• anti-HCV;
  • risk factors;
  • relatives of hemodialysis patients;
  • inter-spousal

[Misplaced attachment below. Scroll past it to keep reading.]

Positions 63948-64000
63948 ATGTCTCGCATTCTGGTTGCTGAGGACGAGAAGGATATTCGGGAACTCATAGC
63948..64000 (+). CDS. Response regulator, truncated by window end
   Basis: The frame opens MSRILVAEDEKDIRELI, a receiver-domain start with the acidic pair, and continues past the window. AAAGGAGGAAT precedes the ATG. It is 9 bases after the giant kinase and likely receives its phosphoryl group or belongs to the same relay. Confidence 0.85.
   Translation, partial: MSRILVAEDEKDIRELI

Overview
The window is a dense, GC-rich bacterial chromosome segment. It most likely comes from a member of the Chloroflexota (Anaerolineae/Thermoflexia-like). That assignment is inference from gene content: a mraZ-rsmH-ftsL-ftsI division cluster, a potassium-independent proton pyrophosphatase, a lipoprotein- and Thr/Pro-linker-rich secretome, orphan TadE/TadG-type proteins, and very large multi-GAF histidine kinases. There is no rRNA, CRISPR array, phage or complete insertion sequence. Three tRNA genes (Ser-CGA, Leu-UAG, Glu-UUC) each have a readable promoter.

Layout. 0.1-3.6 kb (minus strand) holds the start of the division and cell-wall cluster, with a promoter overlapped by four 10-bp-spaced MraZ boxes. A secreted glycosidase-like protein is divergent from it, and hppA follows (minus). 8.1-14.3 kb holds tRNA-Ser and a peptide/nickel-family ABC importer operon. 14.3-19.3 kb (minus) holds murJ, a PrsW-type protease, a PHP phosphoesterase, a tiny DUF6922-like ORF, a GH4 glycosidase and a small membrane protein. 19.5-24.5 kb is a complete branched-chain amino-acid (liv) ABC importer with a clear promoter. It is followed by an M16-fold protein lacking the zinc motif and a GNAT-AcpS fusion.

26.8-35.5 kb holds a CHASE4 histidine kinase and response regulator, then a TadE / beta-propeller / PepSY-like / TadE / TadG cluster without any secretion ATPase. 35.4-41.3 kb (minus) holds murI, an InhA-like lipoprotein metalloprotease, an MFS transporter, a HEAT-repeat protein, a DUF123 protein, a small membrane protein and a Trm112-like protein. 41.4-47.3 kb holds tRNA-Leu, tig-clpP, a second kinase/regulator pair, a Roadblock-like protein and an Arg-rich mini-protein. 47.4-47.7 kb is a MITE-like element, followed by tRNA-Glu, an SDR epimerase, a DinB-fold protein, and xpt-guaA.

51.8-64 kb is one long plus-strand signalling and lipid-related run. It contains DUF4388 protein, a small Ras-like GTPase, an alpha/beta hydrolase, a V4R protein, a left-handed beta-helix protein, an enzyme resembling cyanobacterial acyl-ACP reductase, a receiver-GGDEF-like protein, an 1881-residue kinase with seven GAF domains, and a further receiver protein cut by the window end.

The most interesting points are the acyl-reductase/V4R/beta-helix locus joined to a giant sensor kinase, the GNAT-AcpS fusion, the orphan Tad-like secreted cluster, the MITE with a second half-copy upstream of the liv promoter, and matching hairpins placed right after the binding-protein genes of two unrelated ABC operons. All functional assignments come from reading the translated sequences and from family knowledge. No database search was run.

The prevalence of hepatitis C virus (HCV) infection in chronic hemodialysis patients ranges from 20 to 50% and these patients may serve as a reservoir of infection for their household contacts. The aim of this study was to investigate the prevalence of anti-HCV in hemodialysis patients and their families, and to evaluate possible routes of infection. One hundred eighty-six family members of 84 hemodialysis patients and 529 healthy adults were enrolled. The family members consisted of 50 spouses, 96 children, 11 parents, 29 siblings, and other relatives living together with the patients. Serum samples were collected for testing anti-HCV. Exposure to risk factors was obtained by a questionnaire and an interview. The results showed that prevalence of anti-HCV in hemodialysis patients was 44%, whereas in family members it was 5.4%, not significantly different from that of age-matched healthy adults (standardized morbidity rate = 1.51, P = 0.390). The anti-HCV rate in family members tended to increase with age, and a spouse of an infected hemodialysis patient had a higher risk of HCV infection than other family members (15% vs. 2.6%, odds ratio 6.6, P = 0.058). Except for the age factor, no difference was found between seropositive and se-ronegative family members with respect to risk factors such as blood transfusion, surgery, frequent injections, dental procedures, or acupuncture. It was concluded that, although the anti-HCV positivity of hemodialysis patients is high, the risk of HCV infection for their family members is not higher than that of the general population. Among family members, spouses of seropositive hemodialysis patients have the highest risk of HCV infection. These data imply that long-term intimate contact between spouses plays a key role in the intrafamilial transmission of HCV. © 1995 Wiley-Liss, inc.